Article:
The web goddess Nikki is all too aware of my propensity to procrastinate. Thus, today's reminder that the blog has gone unattended this week, and needs action immediately.

There's a reason: the twenty-two weeks defining the main portion of the cross country season are at an end. All that's left is the national-level racing, which begins this Saturday with the Footlocker Western Regional at Mt. SAC, the world's oldest and greatest cross country course. I have four runners competing — one of whom won his first California State Championship last Saturday in Fresno. So I am still coaching this week, putting the Rover in drive every afternoon at 2 p.m. as my iPhone tells me it is twenty-two minutes to the track. But this is the icing on the cake. There is no real management to be done, a task which is ultimately the goal of the head coach. Right now it's just about keeping runners sharp and rested. My job is done. Now I just get to enjoy the sound of the starting gun and revel in the sight of these elite runners doing their thing on the legendary climbs of Mt. SAC — Switchbacks, Poop-Out, and Reservoir. I'll stand atop Reservoir, whose crest is exactly 1,000 meters from Saturday's finish, and ask them to give a little more. But that's really all I can do right now. These are amazing young men and women. I can't wait to watch them go to work among some of the best runners in America.

So it's all fun and games at this point. I sat down with the rest of the team for exit interviews today. We went back through the season, figuring out highs and lows. Not surprisingly, we all learned that things taking place way back in July had a direct impact on how we raced in November. We all promised to do better next year. I know that we will. In fact, I'm already planning it.

And while that process of revisiting what went right and wrong will continue for months, it's important that I step back and take a mental health break. I hold on too tight in cross country. The daily affairs of the team become dinner table conversation in my home. I obsess (too much) about everything from uniform pantones to iron deficiency. The team management intrudes into every dream, every breath, every waking hour from June 26 until November 25.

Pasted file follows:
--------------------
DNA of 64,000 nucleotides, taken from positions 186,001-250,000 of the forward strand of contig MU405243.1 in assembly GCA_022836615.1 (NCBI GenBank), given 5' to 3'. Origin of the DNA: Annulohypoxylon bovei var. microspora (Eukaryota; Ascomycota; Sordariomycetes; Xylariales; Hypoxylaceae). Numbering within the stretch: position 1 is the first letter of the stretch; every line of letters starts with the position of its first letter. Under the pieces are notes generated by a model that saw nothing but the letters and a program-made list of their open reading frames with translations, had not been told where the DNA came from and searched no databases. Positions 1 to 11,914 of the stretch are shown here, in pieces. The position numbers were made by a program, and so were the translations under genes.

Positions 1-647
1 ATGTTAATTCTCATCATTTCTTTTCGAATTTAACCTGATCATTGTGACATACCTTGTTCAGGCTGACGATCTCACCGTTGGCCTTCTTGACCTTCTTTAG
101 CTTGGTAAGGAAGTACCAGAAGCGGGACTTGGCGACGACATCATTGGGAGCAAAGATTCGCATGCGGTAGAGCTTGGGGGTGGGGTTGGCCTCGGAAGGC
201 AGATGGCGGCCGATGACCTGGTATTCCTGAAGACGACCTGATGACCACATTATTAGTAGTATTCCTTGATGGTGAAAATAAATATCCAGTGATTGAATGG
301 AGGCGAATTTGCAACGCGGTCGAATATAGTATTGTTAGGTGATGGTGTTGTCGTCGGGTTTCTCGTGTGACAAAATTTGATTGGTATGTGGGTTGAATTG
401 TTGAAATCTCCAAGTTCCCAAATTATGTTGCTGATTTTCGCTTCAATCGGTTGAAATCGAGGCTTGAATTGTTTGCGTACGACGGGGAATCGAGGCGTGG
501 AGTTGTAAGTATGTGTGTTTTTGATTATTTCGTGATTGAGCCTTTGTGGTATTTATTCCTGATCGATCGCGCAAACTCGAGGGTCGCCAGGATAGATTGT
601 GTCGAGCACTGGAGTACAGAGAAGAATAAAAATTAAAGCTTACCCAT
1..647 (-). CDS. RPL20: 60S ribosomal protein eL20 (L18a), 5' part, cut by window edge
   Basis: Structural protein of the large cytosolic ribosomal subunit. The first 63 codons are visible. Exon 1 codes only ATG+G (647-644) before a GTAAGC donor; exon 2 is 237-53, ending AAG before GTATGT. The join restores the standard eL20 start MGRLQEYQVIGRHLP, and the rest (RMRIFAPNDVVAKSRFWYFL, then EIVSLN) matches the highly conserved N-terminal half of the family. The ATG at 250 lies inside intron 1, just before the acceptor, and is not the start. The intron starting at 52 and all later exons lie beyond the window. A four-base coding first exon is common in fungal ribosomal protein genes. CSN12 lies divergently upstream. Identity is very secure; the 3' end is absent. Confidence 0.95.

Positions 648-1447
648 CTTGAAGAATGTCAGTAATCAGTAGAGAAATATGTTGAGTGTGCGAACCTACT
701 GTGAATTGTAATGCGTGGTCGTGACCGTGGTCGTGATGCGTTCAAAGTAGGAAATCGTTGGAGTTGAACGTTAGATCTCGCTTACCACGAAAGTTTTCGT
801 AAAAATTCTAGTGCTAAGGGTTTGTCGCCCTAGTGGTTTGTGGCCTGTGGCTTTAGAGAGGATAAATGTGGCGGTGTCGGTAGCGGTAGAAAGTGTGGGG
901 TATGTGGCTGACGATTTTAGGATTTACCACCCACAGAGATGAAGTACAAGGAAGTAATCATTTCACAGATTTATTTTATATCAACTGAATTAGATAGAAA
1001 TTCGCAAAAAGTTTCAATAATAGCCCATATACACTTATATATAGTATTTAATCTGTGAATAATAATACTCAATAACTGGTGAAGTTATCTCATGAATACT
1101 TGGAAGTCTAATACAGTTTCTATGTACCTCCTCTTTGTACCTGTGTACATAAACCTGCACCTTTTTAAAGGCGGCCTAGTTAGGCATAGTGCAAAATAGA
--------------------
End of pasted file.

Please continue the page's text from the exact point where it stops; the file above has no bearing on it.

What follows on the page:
Now I'm exhausted. I just want to go someplace far away and sleep late in a big comfortable bed, in a hotel that costs way too much money. I want to order room service, take long hot showers under a steaming nozzle that blasts water at me like a fire hose, luxuriate in a foreign coffee shop, and read books that never once use the term "VO2 MAX."

This is how I get my head back. It used to be a solitary process, but now that the boys are grown, Callie comes along. A week ago I didn't know where we were going. This morning, I spontaneously came up with three outrageous travel plans — adventures that would take me as far away from responsibility as possible. One was Hawaii, which means a beach. The other was New Orleans, which means Bourbon Street. And the third was the one she chose. I can't tell you where. Let's just say there is no beach and maybe a little bourbon.

So the question is why? Why fill my days with the intensity of cobbling together books and the emotional roller coaster of coaching competitive high school sports, knowing that if I'm successful my runners can pencil in their own future with a college scholarship? It's a burnout proposition to be sure.

Because it makes me feel alive. I go as hard as I can, as long as I can, praying that the results in all aspects of my livelihood kick ass. Then just as suddenly, I shut down completely for three to five weeks, making sure to fly someplace far away so I am not tempted to fill that space with some new creative endeavor.

Then the break ends and we do it again. And until the day comes that I am not eager to be ramping it up for one more championship, I'll keep on keeping on.